Once affected by a heroin addiction, it can be very difficult to break the cycle of drug abuse. The intense cravings for the drug make it almost impossible to quit, but even those with the most severe addictions can overcome it if they get the right help and treatment.
Hester Brodie struggled with a crack, alcohol and heroin addiction for six years before she got clean in 2001. She has managed to stay clean since then, but she admits that her substance abuse days still affect her. She now wants to tell her story of addiction and is using her hobby of photography to do so.
After turning her life around and falling pregnant with her first child, she decided that she would share her journey to recovery with others by placing photographs on the walls of the corridors in her housing association flat.
Hester has chosen various images of social housing tenants and fellow students as well as a number of people who allowed her to crash at their place while she struggled with addiction. She said, “The photos are a documentation of all the people I’ve met along the way of this struggle to sit still and be with my own feelings. For a long time, I was trying to run away from myself.”
Hester began abusing heroin at just eighteen years old. She had been sexually abused by a neighbour between the ages of eleven and fourteen and admits that she took the drug because she wanted oblivion. She said, “I was never scared of heroin. I just went for it; I absolutely went for it.”
Despite trying to get clean a number of times, she always relapsed, and even when she was staying in a new age traveller site in Cornwall where drugs were not permitted, she managed to find another person who had the drug.
After moving back to Bristol where she had located to study art, Hester began a relationship with her current partner Mark, who was also an addict. She said, “We were in a right old state and his flat turned into a crack den. I left him because I thought I could get clean that way. I didn’t.”
Hester reached rock bottom at the age of twenty-three and admitted, “Heroin wasn’t working anymore. I had no veins left. There was nowhere else to go; nothing was working – including the drugs.”
After reaching out for help from a social worker, Hester was referred to rehab. This was the first time she had attempted rehab and confesses that she never considered it before as she did not think she was ‘worth it’.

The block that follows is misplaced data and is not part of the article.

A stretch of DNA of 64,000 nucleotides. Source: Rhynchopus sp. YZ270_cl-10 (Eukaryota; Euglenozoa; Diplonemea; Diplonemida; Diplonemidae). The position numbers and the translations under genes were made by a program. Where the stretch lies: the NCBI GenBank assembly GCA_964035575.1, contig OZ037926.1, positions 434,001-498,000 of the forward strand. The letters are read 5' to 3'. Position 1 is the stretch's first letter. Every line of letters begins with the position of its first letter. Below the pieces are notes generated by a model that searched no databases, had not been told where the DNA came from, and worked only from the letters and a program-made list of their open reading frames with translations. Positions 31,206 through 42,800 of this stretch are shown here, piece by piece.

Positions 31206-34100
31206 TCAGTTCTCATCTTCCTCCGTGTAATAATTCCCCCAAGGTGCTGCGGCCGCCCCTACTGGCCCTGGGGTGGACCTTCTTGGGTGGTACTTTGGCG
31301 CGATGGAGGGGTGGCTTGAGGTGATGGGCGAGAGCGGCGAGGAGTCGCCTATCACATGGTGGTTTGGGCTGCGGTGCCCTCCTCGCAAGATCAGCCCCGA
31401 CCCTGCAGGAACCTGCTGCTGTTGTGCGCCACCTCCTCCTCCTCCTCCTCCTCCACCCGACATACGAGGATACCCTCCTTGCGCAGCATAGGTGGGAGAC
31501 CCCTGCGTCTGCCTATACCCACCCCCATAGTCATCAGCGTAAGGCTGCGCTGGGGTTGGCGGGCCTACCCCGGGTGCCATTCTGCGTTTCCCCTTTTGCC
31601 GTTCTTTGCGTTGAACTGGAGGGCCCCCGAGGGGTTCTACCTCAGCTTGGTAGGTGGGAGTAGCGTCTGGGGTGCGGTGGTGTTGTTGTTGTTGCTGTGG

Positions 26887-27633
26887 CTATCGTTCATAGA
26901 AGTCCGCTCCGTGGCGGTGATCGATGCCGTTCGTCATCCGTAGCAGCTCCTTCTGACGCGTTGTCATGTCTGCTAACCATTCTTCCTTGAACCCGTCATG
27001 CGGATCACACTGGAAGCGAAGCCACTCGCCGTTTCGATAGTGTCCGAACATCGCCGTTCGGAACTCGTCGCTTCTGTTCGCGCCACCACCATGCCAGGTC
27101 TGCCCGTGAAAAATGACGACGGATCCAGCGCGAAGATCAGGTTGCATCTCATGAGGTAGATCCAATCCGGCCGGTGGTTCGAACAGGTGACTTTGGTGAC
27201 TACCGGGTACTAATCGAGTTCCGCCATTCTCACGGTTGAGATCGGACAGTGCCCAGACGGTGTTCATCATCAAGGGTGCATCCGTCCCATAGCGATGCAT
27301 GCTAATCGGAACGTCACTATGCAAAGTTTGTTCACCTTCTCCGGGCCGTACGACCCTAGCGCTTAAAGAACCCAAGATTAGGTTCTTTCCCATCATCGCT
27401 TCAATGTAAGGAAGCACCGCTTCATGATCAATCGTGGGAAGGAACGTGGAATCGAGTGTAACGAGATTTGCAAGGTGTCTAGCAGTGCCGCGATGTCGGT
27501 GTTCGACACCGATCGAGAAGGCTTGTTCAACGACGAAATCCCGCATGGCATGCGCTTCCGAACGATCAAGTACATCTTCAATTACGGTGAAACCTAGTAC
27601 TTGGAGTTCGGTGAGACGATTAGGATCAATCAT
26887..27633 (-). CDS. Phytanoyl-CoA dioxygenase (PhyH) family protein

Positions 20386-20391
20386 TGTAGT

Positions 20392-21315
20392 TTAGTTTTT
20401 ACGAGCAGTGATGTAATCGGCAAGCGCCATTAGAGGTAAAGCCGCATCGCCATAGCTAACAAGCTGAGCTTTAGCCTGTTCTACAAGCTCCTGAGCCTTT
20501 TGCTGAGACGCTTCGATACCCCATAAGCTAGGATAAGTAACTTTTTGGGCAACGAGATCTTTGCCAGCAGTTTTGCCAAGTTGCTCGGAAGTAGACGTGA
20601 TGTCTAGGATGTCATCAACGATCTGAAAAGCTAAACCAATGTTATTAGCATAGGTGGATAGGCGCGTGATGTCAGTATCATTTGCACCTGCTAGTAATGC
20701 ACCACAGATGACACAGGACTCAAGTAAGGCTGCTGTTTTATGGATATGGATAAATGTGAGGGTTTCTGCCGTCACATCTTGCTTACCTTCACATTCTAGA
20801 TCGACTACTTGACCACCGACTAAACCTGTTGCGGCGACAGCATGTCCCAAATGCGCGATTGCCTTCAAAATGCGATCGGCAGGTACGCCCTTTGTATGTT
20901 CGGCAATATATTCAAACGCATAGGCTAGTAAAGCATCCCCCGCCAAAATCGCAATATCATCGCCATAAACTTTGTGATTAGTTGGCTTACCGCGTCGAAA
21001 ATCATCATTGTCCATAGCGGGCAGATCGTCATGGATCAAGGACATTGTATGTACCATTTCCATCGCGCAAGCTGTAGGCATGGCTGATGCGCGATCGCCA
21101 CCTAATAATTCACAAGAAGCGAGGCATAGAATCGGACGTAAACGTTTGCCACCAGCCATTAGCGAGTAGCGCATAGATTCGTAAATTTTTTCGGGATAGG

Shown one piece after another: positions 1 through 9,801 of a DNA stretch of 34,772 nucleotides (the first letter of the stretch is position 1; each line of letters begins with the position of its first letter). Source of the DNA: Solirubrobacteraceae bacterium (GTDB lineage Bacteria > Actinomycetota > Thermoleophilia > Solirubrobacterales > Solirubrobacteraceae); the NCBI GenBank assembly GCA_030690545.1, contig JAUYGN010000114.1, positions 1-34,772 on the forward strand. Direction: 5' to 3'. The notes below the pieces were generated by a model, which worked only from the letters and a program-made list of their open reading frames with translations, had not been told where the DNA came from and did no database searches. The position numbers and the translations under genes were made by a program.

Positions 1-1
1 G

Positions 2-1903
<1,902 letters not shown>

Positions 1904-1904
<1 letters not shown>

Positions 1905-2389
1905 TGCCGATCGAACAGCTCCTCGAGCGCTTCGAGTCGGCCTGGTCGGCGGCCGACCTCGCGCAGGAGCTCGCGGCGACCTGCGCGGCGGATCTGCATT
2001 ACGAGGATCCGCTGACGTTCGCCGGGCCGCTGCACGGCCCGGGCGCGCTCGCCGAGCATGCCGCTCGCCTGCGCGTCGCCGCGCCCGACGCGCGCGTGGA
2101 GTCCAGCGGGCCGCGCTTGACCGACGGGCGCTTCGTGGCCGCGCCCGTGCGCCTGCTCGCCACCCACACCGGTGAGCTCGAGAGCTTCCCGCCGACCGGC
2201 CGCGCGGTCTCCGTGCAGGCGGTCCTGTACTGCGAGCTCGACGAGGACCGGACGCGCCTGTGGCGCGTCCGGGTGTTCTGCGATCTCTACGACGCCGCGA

She also acknowledges that she never believed her problems were that bad, adding, “Bizarrely I never thought I was bad enough. I always thought famous or rich people went to rehab. It was a case of really low self-esteem. I think addicts, in general, have problems taking support.”
Hester moved to London after completing her rehabilitation programme and signed up for a photography course in a bid to put her demons behind her. However, her student accommodation was situated very close to where she had once abused heroin. She said, “I felt wherever I was going, I couldn’t escape it.”
She started to look for Mark again but said that when she couldn’t find him, she thought he was dead, so she gave up. It was not until 2010 that she made contact with him once more through social media. They found love again and are now expecting their first child. She says she now has inner peace and is determined to stay clean. Nevertheless, she admits that the memories of her heroin addiction will probably never leave her. She said, “It is quite hard because of the people in my life, it is very difficult to move on. I feel like it is a constant thing. If I didn’t seek help, there would be a very, very high chance that I would relapse. It is always there.”
A number of those who feature in Hester’s exhibition are those who she knew while she was addicted to heroin but who she met once more after getting clean. One of the photographs was of an old friend, Ruth, who sadly died not long after her photo was taken. Hester said, “I had forgotten a lot of my using – when I met Ruth again, it was good for me to remember. It brought back a lot of painful memories.”
Her exhibition also features photos of some of the people she met during her recovery journey, which tell happier stories. She says that she now understands even those who are not suffering from illnesses such as heroin addiction have problems, adding, “Everyone has their histories or problems, which is something that took me years to realise as I think addicts have a tendency to think they are the only ones with problems. Of course, nowadays I know that is far from the truth.”
Hester says that photography has helped her to turn her life around and keep her on the right track.
Source: ‘I wanted oblivion’ – a recovering heroin addict tells her story of addiction (iNews)